By TREVOR WONG
From player to assistant coach and now as the head coach for the Bruins softball team, Kelly Inouye-Perez has left her mark on a program synonymous with the word “champion.”
Though her official title as head coach may be different from years past, Inouye-Perez has been a familiar face to the Bruin dugout for 22 consecutive seasons, starting in 1989 when she joined the softball program as a freshman.
As a student athlete and as an assistant coach, she won a combined six NCAA championships. Now, she can add one more championship to her resume as the head coach of the UCLA softball program.
Last Tuesday, the Bruins softball team captured its 12th national championship and 11th NCAA title in school history, and for the first time since 2004, the Bruins find themselves sitting atop the college softball world once again.
The Bruins staved off the No. 10 Arizona Wildcats, 6-5, in walk-off fashion in Game 1 thanks to senior Megan Langenfeld’s home run in the bottom of the eighth inning.
Their dramatic win–and the walk-off home run–would give the Bruins momentum and more than enough power to finish off the Wildcats in Game 2, where they would hit four home runs en route to a 15-9 victory.
“It’s a great time for our softball program and [the girls]did a wonderful job of representing what UCLA softball is all about,” Inouye-Perez said. “Our philosophy is family, school and then softball is the fun part, and I was very fortunate to have a great group of 20 girls who are committed to excellence.”
In a season marred by struggles, injuries and growing pains, the Bruins stumbled to a 1-5 start in conference play. But coach Inouye-Perez never wavered in the confidence she had for her team. And even in the most troubling times, she always stressed the same thing over and over to them.
“It’s all about our philosophy. Family comes first and then school and then softball,” Inouye-Perez said. “So we really focused on our ability to focus on our culture and being able to remember why it’s so special to be a Bruin. And it allowed [us]to play great softball.”
And did they ever play great softball after stumbling in the beginning. The Bruins won 13 of their last 15 games to end conference play and their regular season. There would be no looking back.
The team carried that momentum into the NCAA tournament, where they reeled off a perfect 10-0 record to finish the season. Despite their early struggles and injuries to key players, the Bruins found a way to get it done when it counted most.
“We played great softball at the end and I think a big part of why we did is because we kept our priorities straight,” Inouye-Perez said. “Our culture was strong and the team was very connected.”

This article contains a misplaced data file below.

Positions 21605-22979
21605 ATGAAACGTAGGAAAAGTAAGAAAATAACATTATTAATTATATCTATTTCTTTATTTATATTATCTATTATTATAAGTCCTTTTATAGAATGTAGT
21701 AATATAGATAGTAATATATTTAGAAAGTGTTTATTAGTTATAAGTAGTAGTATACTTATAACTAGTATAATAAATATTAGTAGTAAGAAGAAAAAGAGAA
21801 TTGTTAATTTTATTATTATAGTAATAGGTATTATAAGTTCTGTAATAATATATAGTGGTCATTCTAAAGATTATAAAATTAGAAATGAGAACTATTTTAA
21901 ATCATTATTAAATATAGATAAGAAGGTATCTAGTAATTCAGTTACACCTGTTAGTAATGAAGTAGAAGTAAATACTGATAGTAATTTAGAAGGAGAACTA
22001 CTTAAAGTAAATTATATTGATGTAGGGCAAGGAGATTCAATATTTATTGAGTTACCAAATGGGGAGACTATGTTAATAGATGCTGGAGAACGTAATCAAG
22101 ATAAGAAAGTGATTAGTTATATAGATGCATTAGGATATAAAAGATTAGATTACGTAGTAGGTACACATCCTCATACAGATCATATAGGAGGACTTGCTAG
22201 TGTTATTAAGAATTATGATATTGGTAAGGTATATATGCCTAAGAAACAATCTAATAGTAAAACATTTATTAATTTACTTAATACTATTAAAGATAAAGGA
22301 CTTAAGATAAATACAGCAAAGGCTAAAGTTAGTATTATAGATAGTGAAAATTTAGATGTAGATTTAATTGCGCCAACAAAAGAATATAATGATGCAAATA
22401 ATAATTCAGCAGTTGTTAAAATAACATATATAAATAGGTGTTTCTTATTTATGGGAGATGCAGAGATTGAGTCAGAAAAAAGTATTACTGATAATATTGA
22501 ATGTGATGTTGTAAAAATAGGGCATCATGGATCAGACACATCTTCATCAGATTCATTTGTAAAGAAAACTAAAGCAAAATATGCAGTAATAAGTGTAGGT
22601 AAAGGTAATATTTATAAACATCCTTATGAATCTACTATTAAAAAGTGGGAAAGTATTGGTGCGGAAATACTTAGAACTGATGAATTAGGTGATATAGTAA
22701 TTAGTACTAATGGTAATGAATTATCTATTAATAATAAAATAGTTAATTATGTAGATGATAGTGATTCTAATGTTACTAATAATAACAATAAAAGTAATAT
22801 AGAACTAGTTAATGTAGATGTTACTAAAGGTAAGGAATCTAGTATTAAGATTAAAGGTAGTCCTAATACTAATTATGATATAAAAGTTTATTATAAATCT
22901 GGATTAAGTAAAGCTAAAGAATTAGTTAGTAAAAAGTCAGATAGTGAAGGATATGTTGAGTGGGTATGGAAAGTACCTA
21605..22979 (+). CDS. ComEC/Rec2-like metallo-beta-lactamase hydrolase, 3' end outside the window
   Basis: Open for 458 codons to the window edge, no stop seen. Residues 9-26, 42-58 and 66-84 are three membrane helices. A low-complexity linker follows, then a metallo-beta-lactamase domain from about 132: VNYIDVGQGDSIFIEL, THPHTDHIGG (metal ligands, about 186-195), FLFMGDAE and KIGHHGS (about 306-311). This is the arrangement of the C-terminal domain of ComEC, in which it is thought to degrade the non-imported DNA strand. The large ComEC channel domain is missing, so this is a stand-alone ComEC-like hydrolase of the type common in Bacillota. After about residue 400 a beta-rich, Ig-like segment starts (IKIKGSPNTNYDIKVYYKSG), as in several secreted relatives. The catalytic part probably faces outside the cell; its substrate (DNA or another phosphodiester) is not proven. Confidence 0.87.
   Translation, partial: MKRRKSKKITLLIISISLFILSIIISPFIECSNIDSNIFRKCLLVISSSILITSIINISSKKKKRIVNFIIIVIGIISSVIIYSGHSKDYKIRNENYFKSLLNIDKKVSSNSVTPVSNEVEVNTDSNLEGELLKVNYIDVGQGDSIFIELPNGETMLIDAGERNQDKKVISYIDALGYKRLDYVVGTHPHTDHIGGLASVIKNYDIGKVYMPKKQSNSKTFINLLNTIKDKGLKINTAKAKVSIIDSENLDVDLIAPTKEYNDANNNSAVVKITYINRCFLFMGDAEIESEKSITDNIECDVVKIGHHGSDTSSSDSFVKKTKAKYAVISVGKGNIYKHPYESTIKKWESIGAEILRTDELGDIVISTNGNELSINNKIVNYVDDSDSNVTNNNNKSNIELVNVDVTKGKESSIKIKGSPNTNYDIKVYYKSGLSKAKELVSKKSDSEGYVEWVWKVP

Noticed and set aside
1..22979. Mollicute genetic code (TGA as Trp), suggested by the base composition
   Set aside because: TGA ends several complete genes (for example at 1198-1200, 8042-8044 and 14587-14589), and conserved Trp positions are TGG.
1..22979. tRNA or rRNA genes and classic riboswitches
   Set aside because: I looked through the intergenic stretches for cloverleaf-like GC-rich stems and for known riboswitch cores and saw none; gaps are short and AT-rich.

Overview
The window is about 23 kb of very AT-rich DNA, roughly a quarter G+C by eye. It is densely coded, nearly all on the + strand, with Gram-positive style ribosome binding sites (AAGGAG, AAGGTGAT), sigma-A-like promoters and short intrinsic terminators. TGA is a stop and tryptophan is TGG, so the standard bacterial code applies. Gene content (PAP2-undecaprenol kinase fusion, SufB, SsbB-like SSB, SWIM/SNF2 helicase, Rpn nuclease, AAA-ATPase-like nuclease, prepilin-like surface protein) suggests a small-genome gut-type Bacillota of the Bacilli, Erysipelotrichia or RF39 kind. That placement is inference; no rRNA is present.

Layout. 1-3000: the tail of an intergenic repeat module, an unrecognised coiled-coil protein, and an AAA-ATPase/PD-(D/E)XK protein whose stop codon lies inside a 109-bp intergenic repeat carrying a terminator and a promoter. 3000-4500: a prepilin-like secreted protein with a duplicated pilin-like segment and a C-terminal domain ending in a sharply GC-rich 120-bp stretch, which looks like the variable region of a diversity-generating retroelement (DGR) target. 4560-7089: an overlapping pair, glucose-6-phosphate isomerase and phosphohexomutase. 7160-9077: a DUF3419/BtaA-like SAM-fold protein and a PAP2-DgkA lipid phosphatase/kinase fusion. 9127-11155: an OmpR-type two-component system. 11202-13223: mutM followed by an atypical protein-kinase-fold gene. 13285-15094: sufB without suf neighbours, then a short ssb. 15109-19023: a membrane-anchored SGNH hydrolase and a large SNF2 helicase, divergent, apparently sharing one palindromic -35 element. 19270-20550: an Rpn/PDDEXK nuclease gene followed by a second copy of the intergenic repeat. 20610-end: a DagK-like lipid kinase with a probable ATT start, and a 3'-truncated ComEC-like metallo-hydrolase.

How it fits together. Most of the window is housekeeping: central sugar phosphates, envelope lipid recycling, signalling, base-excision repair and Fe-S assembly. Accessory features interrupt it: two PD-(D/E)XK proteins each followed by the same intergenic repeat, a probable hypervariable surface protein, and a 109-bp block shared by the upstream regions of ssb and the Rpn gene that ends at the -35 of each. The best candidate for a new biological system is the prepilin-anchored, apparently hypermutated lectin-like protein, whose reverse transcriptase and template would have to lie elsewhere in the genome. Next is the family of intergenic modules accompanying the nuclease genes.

Replacing UCLA Hall of Fame coaches Sharron Backus and Sue Enquist wasn’t at all easy according to Inouye-Perez, especially in the beginning.
When she officially took over the softball team in 2007, she filled the shoes of two coaches who had undoubtedly set the standard for softball at UCLA. But during her first three years, the Bruins fell short.
And in a culture like UCLA where success is measured by championships, coach Inouye-Perez kept the same approach, not worrying about living up to certain expectations or trying to match the success of those who came before her.
“Pressure comes only if you’re worried about failing,” Inouye-Perez said. “I looked at it as a wonderful opportunity and a responsibility to make sure that this program can maintain its tradition and excellence.”
And part of that tradition and excellence not only came from Backus and Enquist but from Hall of Fame basketball player and coach, John Wooden, who established a tradition like none other at UCLA.
So, for a softball program so used to winning, the Bruins are now in a familiar position and for Inouye-Perez, there is a sense of accomplishment now that she has won her first championship as head coach.
“Nothing will ever replace winning as a player but being a coach this year has been rewarding,” she said.
“It’s all about bringing this program to where it should be – at the top.”
Once again, the UCLA softball program is where it rightfully belongs.
And for coach Kelly Inouye-Perez, she is also in a familiar position—a champion yet again.